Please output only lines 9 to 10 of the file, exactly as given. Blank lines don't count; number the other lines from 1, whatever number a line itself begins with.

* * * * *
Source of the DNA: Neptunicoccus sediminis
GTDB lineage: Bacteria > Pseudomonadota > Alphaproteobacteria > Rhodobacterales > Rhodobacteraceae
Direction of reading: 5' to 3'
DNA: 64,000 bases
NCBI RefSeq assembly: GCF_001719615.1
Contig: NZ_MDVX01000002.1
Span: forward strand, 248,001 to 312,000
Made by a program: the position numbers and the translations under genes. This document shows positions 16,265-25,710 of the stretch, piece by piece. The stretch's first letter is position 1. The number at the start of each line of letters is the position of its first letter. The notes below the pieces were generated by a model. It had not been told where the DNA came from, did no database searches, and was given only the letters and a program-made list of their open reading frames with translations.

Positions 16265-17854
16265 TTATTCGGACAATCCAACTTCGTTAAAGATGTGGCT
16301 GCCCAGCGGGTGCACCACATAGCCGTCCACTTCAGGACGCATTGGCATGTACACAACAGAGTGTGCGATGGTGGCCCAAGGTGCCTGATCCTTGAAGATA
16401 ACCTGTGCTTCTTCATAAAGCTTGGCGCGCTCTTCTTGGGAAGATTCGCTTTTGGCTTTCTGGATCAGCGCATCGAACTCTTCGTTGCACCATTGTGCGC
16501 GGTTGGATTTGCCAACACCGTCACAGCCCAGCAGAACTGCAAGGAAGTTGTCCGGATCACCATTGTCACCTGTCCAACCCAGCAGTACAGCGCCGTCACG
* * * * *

Positions 16265-17854
16265 TTATTCGGACAATCCAACTTCGTTAAAGATGTGGCT